By Hillel Aron
By Joseph Tsidulko
By Patrick Range McDonald
By David Futch
By Hillel Aron
By Dennis Romero
By Jill Stewart
By Dennis Romero
Chris reached into his backpack and pulled out two VHS cassettes — one with a computer-generated label that said, “Best of Mr. Fantastic,” the other with a hand-scrawled label that read, “Best of Backyard Wrestling, Vol. 1.”
“It’s not on there,” he said. “It’s on my ‘Whatta Man’ video. Me as a 16-year-old to ‘Whatta Man’” — the song by Salt’n’Pepa:
My man is smooth like Barry, and his voice got bass A body like Arnold with a Denzel face What a man, what a man, what a man What a mighty good man
HERE COMES GREATNESS
For more than two years, filmmaker Matt Luem and his partner Greg Fiering followed Chris Jackson and his friends for an extensive documentary project called Here‰ Comes Greatness. Luem and Fiering discovered the kids the same way many of the kids found out about each other: on the Internet via a Web site for the Backyard Wrestling Association. Curiosity soon bloomed into full-blown obsession: Luem claims to have 2,500 negatives and 140 hours of footage; Fiering has created a 600-page transcript of dialogue from the videotapes. They probably qualify as the phenomenon’s reigning experts.
I caught up with Luem at a Santa Monica editing facility where we viewed some of the best incidents he and Fiering had caught on tape: Andre “Youth Suicide” Verdun touching dollar bills to his bloody forehead and handing them out as souvenirs; Verdun attending to a friend’s head wound by Super Glue–ing it shut; Ryan Rage poised to jump off a rooftop holding a championship belt made of cardboard and tin over his head. In one clip, a dusky Latino boy named Eric Trejo is dressed as a masked, lucha libre–style wrestler with a safety-orange baseball cap. His name, Super Chunty, is a play on a typical ethnic slur.
“I actually see a lot of racial unity in backyard wrestling,” Luem said as he finished with the highlights. “Here in California a lot of this is happening in very mixed neighborhoods, very ethnic neighborhoods. There aren’t a lot of kids who will assume other ethnic identities when they’re wrestling, but it has happened.” Another of Eric Trejo’s characters, Luem told me, was named Tasteless Tony 80s. He was a white kid from the ’80s who thought he was a black kid in the ’90s. It was a roundabout send-up of “wiggers” — suburban white kids hooked on rap music and black urban culture. ‰
“You certainly can’t do something like that in sports or even necessarily in theater unless you’re writing the plays,” Luem said. “I think a kid like Chris Jackson is just incredibly bright. If it wasn’t for this kind of phenomenon, I don’t know if he would have ever found an outlet for his creative performance side. In some strange way, wrestling works for him. He can create this character and then use the qualities of that character — the toughness he’s learned, the irreverence — and he can use those qualities to inform his normal life.”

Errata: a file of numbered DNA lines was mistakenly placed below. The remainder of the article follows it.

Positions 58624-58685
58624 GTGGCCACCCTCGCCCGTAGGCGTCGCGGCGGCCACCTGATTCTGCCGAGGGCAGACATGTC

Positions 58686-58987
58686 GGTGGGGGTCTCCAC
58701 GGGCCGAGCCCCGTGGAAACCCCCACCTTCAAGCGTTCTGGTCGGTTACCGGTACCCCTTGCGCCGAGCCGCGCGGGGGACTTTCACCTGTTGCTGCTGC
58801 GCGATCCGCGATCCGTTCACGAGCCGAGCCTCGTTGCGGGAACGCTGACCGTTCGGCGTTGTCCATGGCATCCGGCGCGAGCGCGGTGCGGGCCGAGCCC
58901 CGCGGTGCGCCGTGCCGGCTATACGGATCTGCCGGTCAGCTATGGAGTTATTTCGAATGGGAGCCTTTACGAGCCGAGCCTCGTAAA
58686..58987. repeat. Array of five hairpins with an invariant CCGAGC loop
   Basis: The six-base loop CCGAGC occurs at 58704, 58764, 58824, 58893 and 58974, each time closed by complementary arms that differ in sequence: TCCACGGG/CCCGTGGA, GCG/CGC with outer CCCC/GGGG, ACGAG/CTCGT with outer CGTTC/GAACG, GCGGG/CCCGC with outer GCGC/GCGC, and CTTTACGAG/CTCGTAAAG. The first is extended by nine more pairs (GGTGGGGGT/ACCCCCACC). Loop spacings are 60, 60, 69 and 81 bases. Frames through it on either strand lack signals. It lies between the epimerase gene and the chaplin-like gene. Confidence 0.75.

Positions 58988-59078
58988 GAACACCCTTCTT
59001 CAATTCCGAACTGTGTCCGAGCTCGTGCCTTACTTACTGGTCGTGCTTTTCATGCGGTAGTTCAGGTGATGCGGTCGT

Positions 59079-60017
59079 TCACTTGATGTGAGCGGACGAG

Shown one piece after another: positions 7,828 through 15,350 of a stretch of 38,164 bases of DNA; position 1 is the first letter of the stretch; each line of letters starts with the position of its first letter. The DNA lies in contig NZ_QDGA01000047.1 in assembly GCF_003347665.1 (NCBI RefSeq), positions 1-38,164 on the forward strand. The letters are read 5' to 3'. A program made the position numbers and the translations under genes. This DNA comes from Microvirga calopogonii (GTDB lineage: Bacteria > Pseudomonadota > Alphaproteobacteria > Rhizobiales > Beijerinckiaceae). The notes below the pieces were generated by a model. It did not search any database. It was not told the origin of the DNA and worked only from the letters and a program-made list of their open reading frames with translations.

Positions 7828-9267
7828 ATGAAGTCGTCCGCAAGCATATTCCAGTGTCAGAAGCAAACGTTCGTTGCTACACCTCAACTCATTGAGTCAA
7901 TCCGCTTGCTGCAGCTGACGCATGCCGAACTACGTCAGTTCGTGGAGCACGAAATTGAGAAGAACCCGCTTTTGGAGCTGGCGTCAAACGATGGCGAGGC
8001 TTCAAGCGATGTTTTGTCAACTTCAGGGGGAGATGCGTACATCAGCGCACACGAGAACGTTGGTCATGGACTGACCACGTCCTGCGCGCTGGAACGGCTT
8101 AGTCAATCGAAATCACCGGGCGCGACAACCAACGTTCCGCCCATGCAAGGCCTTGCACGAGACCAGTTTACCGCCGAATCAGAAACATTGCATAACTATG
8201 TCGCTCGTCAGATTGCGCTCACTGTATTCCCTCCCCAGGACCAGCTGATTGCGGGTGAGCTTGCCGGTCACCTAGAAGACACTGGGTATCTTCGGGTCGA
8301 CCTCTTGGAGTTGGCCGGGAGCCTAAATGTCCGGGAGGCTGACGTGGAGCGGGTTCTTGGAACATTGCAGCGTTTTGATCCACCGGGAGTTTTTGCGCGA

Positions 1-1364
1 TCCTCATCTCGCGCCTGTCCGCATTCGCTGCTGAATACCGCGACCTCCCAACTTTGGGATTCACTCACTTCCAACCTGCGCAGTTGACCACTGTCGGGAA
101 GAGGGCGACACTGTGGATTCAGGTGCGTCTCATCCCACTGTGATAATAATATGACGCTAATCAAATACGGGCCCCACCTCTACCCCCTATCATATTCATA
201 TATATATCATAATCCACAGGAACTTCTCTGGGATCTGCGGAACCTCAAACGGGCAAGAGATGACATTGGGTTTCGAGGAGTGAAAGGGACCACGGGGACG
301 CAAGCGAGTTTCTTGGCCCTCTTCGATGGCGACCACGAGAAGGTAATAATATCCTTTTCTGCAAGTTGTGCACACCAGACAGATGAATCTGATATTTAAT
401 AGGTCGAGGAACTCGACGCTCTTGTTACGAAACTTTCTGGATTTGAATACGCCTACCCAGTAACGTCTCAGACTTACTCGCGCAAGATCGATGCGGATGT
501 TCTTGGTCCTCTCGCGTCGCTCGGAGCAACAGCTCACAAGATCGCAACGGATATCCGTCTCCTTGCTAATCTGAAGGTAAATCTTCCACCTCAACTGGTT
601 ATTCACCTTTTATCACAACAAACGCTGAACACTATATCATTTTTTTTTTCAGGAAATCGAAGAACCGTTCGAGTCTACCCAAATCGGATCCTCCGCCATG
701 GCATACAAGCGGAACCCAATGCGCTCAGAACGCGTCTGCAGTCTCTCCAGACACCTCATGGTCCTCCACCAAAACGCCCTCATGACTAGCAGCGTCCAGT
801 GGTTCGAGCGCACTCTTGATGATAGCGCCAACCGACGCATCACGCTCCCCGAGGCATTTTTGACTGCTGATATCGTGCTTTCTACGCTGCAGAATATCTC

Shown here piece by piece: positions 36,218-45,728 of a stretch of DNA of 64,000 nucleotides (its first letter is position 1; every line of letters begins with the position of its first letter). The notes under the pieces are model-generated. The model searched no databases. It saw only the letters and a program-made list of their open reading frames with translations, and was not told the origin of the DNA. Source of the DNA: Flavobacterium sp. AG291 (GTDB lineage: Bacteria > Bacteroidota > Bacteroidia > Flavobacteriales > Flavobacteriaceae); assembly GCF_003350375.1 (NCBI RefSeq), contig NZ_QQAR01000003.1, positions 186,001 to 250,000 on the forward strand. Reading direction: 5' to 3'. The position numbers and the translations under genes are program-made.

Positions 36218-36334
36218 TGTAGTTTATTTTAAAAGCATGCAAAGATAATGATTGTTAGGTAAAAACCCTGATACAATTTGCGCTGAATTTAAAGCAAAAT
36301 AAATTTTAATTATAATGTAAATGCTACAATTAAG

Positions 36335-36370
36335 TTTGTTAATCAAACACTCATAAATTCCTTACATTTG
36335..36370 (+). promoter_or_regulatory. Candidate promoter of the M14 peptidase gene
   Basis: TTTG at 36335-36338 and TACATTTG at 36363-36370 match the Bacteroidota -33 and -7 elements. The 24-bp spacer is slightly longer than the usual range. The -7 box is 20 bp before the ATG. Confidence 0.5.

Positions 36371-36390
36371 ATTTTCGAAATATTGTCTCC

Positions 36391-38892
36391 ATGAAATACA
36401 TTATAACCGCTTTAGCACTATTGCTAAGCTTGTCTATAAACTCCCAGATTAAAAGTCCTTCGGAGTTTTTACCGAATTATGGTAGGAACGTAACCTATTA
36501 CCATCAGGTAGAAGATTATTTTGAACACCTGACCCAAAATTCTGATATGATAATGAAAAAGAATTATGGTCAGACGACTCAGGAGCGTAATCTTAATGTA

Luem’s background is in punk rock, and he feels a certain affinity between his own passions and those of the backyarders. “The kids are not violence junkies,” he said. “They are adrenaline junkies. They don’t want to hurt each other. In fact, a lot of them have said to me it’s much better to actually be on the receiving end of the blow. Why? Well, think about it: Why would you stand in the front row of a punk rock concert without earplugs when they have those huge speakers? That could be interpreted as a pretty violent experience, but in fact it’s more about the rush of that moment, and the adrenaline you experience as a witness or a participant — if there’s any difference. At punk concerts most of the people watching the bands were in bands themselves. When I went to backyard-wrestling shows, it was usually just other wrestlers.
“What these kids have is a desire to be something that they’re not,” Luem continued. “They want to re-create themselves, particularly at the age when most of them start. They are at that period in their lives where they are thrashing through adolescence and trying to figure out who they are. Physically, they’re changing. Mentally, they’re changing. Their home lives might be unstable. It’s almost like they have inherited this idea of the mutable personality from day one. I call them the post–Mick Foley, post-Madonna generation. When I was growing up, I never thought of just reinventing myself, taking a totally different name and re-imagining myself. Even if I did, I never would have had a place to go with that name. I think the wrestling provides them with a stage for that persona.”
I asked Luem about the kids’ incessant videotaping. “It’s a form of journaling,” he said. “They are journaling their way through adolescence. It is a process that builds some self-awareness. Through backyard wrestling, their lives start to tell a story, and conversely, they use their characters to tell a story about their lives. Previously, these kids didn’t have any narrative that made any sense to them, and they took control of that. They bring in humiliation and redemption. They bring in triumph and defeat. They bring in all these kind of mythic processes and then apply them to their lives. I think that’s one of the most amazing things about it.”